If you have kids, do you let them play WoW? What types of characters do they play? Do you find it necessary to take any precautions? What limits do you set? Whether you do or you don't, what is your reasoning behind it? Are you concerned that they might fall in with a "rough crowd?" Do you love the idea of teaming up with your kiddo to take on Erudax? Are your kids in your guild? Chime in, all you WoW parents out there!

Filed under: Breakfast Topics, Guest Posts

Drama Mamas: The case of the underage scammer

Drama Mamas Lisa Poisso and Robin Torres are experienced gamers and real-life mamas -- and just as we don't want our precious babies to be the ones kicking and wailing on the floor of the checkout lane next to the candy, neither do we want you to become known as That Guy on your realm.

It's always more interesting when Lisa and I disagree. This week is very interesting. Let's get right to it.
So... Here's my story. The first part is probably pretty typical, but it's what I did in response that I'm conflicted about. I feel I could use the advice of someone who understands WoW.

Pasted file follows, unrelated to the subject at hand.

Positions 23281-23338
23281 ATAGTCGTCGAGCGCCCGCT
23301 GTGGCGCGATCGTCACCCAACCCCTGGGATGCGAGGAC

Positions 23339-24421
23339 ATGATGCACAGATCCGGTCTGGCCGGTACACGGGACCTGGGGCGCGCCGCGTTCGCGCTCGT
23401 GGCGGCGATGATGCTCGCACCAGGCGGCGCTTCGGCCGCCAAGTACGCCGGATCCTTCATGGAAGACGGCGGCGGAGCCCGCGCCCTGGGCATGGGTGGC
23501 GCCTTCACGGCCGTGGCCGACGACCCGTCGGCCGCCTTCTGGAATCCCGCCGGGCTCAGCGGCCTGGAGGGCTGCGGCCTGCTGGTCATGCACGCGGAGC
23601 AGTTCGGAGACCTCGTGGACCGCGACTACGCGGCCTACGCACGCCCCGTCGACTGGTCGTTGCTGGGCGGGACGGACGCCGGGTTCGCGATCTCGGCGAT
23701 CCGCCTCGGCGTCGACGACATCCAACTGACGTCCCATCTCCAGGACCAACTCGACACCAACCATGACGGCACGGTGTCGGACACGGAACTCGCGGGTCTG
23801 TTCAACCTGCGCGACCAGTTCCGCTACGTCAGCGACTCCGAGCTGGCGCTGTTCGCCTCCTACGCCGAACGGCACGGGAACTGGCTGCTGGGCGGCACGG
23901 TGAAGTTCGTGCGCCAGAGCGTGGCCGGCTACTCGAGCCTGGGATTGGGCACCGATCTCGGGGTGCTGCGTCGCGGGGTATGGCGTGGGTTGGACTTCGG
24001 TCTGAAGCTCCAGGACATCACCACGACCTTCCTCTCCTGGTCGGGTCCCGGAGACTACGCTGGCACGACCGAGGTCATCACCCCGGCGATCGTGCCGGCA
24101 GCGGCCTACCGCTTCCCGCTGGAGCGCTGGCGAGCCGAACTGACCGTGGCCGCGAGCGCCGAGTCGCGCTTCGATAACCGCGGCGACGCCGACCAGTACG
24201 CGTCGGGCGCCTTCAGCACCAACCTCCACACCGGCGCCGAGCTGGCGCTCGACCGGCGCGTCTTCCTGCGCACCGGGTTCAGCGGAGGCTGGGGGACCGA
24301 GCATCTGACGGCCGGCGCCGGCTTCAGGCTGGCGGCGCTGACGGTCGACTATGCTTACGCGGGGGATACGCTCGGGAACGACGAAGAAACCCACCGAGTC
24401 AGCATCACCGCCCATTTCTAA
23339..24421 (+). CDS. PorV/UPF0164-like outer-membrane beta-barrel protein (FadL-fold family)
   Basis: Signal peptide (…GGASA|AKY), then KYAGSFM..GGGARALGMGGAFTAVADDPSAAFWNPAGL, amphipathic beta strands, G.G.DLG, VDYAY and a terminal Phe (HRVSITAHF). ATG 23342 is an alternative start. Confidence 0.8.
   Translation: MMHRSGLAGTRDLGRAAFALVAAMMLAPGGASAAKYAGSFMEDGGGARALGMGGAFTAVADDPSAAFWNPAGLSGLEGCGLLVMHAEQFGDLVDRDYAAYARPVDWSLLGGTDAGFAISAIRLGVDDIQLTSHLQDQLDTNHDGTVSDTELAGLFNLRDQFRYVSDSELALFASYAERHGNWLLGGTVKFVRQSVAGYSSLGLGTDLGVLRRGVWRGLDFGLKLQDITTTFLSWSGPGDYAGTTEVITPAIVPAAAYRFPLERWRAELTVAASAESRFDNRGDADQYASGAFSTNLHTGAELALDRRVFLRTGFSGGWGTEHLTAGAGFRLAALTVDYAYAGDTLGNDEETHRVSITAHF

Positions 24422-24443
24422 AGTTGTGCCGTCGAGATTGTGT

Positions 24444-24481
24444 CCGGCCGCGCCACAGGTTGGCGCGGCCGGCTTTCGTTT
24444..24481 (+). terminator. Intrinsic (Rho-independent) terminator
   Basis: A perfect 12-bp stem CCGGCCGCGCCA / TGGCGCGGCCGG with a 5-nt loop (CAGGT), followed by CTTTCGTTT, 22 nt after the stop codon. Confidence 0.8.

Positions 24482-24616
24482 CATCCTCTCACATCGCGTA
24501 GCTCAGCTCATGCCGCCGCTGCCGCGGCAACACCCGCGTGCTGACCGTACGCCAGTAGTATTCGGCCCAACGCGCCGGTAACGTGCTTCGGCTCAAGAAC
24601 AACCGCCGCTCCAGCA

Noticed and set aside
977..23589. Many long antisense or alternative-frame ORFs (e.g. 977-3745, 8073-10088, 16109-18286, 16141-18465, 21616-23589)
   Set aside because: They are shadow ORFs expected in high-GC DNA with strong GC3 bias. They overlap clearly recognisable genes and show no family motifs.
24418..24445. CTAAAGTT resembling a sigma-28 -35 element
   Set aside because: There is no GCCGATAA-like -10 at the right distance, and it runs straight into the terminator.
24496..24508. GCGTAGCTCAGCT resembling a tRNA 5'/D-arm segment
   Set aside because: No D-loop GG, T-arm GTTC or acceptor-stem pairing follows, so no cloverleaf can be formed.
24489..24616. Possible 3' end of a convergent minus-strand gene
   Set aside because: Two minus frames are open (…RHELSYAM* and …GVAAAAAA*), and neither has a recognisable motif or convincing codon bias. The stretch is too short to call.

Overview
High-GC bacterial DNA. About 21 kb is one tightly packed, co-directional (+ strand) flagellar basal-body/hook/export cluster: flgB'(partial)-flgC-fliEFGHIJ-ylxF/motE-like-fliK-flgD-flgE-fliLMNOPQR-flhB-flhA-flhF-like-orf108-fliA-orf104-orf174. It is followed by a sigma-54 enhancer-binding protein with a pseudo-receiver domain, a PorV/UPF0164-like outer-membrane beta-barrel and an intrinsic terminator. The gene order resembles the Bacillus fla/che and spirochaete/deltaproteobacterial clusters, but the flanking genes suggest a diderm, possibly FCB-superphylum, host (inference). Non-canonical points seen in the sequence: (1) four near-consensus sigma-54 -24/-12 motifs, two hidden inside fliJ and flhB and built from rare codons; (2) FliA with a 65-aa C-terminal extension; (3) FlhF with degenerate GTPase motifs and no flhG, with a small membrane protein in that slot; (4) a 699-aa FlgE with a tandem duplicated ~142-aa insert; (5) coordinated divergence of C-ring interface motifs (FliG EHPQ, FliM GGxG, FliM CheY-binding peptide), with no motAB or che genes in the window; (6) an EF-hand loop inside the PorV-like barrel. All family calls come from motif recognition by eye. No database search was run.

I saw somebody advertising in trade that he was selling the ruby shades for 500g. I'm not sure why I thought even for a second that it might be real; even on a low-pop server, that's two orders of magnitude low. But I did, so I arranged to meet with the "seller". He expressed some hesitation about the 500g price and we negotiated a higher price - none of which turned out to matter, since it quickly became clear that he did not have the shades at all. At one point he put an item with the same icon as the shades (yes, I have seen the real ones) into the trade box.

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Filed under: Analysis / Opinion, Drama Mamas

Breakfast Topic: Do you let your own children play WoW?

This Breakfast Topic has been brought to you by Seed, the Aol guest writer program that brings your words to WoW Insider's pages.